As much as I wish it were different, this is what I remember most about my father: how desperately he clung to his saints and his epistles, like a hanged man scrabbling at the noose. Louis the Monk, some called him. I saw more of his back as he knelt to pray than I ever did the front of him. When I was very young, I idolized him, fancying him a someday-saint. As I spoke to him, I would imagine the relics his bones would make. That evening he whispered to me in the soft rasp of a dying man, and all I could do was stare at his skeletal fingers, imagining them shut in a reliquary box.
“You are a good boy, Philip,” he said, offering me a faint, papery smile. “No, not a boy. You are a man. My son.” He dropped his wine to the floor—the warm liquid splashed the front of my slippers—and he surged forward, grasping my hands with sudden strength. “You will be king, soon enough,” he told me.
“We have no choice. You know as well as I.”
“Know what, Father?”
“We must—” His grasp became more insistent, his upper lip curling back to reveal a row of shrunken gum. “We must—I am not as I was. Our lands are not as they were. England has diminished us.”
“England,” I echoed. I imagined England as an enormous, gaping maw, making its slow, interminable gulp towards us: closing its teeth around the entire continent, Calais to the Pyrenees. “What shall we do?”
“You must be crowned.”
When I thought of kings, I thought of the man sitting before me. I wanted nothing less than to become as he was. Louis was only a half person. The soul was gone, and the rest was skin and muscle and bone.
I could do nothing except kneel and bow my head in expectation of his blessing. He did not bless me. Instead he stooped over, clutching my head in his hands. His eyes were welling with tears. He had black eyes, glazed matte, like ink. My own were blue and glasslike, and I had spent years learning to lower my lids, knowing their transparency; but at that age—surely, Louis must have seen how afraid I was. He pressed his thumbs into my cheekbones. His grip was weak, but his fingers seemed to threaten some sudden surge of strength, to press my skull so tightly it might rupture into shards. I was trapped there, on the floor of his chamber, with the roar of the fire behind me.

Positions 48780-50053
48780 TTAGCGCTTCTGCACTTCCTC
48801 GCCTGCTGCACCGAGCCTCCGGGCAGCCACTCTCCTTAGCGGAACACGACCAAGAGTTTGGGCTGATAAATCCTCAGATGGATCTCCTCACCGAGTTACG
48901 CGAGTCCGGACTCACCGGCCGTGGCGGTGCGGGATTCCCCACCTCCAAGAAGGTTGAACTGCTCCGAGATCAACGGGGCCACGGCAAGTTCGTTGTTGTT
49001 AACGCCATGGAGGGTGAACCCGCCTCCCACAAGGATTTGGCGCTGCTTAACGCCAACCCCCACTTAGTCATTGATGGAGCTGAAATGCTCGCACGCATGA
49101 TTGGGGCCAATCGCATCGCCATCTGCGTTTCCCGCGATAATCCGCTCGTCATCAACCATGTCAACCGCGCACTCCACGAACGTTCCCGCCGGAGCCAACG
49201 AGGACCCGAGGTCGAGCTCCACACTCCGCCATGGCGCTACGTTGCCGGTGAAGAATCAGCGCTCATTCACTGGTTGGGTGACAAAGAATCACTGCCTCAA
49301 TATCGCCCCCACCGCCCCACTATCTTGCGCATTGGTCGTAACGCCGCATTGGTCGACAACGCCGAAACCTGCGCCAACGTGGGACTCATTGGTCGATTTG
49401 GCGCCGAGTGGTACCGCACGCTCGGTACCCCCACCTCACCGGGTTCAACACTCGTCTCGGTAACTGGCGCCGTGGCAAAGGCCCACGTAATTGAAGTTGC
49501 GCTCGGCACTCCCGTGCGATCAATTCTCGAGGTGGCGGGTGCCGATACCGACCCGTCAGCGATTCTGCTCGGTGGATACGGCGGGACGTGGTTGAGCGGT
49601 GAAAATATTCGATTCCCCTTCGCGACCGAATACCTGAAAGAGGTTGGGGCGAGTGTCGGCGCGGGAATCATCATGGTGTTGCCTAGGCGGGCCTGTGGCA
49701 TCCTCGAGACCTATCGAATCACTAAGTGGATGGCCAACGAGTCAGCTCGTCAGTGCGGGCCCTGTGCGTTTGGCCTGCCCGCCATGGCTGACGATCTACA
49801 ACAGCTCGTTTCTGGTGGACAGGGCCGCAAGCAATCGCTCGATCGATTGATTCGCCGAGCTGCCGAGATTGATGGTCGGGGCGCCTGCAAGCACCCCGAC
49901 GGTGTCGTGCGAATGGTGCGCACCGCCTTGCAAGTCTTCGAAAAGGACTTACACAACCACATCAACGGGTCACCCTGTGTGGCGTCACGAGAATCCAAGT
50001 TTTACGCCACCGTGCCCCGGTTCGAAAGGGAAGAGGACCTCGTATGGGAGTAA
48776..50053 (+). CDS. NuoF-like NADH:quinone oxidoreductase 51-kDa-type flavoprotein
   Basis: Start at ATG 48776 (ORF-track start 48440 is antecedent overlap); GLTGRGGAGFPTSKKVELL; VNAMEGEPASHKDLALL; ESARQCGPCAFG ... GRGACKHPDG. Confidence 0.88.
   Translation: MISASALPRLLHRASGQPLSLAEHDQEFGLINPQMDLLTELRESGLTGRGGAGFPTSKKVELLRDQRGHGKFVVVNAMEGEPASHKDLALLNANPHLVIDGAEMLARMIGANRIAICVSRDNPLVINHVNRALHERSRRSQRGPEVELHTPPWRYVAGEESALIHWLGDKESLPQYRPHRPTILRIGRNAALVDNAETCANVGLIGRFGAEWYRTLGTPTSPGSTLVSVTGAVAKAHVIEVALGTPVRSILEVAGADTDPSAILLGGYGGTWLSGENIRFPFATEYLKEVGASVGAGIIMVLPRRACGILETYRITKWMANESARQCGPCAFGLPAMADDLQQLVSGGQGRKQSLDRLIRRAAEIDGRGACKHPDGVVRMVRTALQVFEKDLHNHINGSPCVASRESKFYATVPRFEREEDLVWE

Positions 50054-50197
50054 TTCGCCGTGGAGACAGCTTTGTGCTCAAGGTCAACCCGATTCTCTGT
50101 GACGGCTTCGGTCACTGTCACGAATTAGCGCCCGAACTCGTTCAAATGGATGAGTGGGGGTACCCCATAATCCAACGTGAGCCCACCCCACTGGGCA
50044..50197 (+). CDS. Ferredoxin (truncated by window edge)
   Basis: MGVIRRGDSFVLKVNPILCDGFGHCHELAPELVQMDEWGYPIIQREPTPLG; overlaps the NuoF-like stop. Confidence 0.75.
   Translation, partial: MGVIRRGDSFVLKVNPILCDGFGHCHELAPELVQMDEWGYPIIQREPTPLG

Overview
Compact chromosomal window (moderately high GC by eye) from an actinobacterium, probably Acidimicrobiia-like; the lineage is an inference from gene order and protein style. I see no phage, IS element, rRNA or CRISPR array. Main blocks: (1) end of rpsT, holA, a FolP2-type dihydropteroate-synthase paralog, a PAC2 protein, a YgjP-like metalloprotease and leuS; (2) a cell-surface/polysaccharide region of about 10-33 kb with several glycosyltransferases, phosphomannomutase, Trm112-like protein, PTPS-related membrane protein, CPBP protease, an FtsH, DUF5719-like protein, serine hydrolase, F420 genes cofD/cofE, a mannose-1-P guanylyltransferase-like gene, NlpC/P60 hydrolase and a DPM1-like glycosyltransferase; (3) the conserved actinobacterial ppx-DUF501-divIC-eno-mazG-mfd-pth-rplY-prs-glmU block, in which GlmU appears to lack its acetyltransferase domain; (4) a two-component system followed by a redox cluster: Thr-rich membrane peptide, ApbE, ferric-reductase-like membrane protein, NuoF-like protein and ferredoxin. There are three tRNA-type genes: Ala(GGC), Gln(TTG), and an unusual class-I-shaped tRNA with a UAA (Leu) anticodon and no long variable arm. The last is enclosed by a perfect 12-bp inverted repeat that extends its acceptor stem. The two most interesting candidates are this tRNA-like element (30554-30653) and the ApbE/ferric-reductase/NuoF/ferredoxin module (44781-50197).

“My son,” he said. He closed in, pressing his forehead against my own. “You are already a king.”
“I am?” I asked.
“You are. What makes a monarch, Philip?”
“Blood,” he said, satisfied. “Royal blood. My blood. With it, you will become a great king. A pious king. A new Augustus.”
“I shall try, Father.”
“You were born for this. Remember that.”
Louis withdrew. He reached down to take the cup from the floor, cradling it in his palms. His gaze skittered across me, and he peered into the empty cup, frowning.
“Shall I give you leave?” I asked, still on my knees.
“Yes,” he murmured. “I have need of more wine. Fetch some wine, boy. Fetch Eleanor.”
Eleanor was his first wife. He was now on his third.
I stood. He did not look at me as I left him there, hunched and vacant, clutching his cup, in the same position as when I’d arrived.
The year passed. Medicine holds that those who are cold and dry in the body are melancholic, an affliction I was treated for numerous times during my childhood. The physicians would placate my parents by listing all the great leaders of history who suffered a similar malady: Charlemagne and Julius Caesar both had such temperaments, they would say, as they ground me pastes of astringent herbs to swallow each morning. Silent and sullen, I spent evenings wrapped in coarse wool to promote heat. I was served only foods deemed warm and wet: meaty stews, fennel-seed teas, wine spiced with sage.
Nothing helped, and the months after my illness, my melancholy grew more and more pronounced. Cinnamon is worth its weight in gold, and yet it became a daily medicine. It coated every bite of food I took. My tongue became thick with it. My little sister Agnes was light and merry, she ran hot. She spun around the corridors like silk on a loom. Every day we met in the same hall on the way to Mass. “Have you had a good morning, Philip?” she would ask me.
“My morning was good if yours was, Agnes,” I would respond.
“Then mine was the best morning in the world.”
She would laugh and grasp my arm. And when she did, I would always have the same hope: that perhaps some of that heat would run from her hand and into my blood.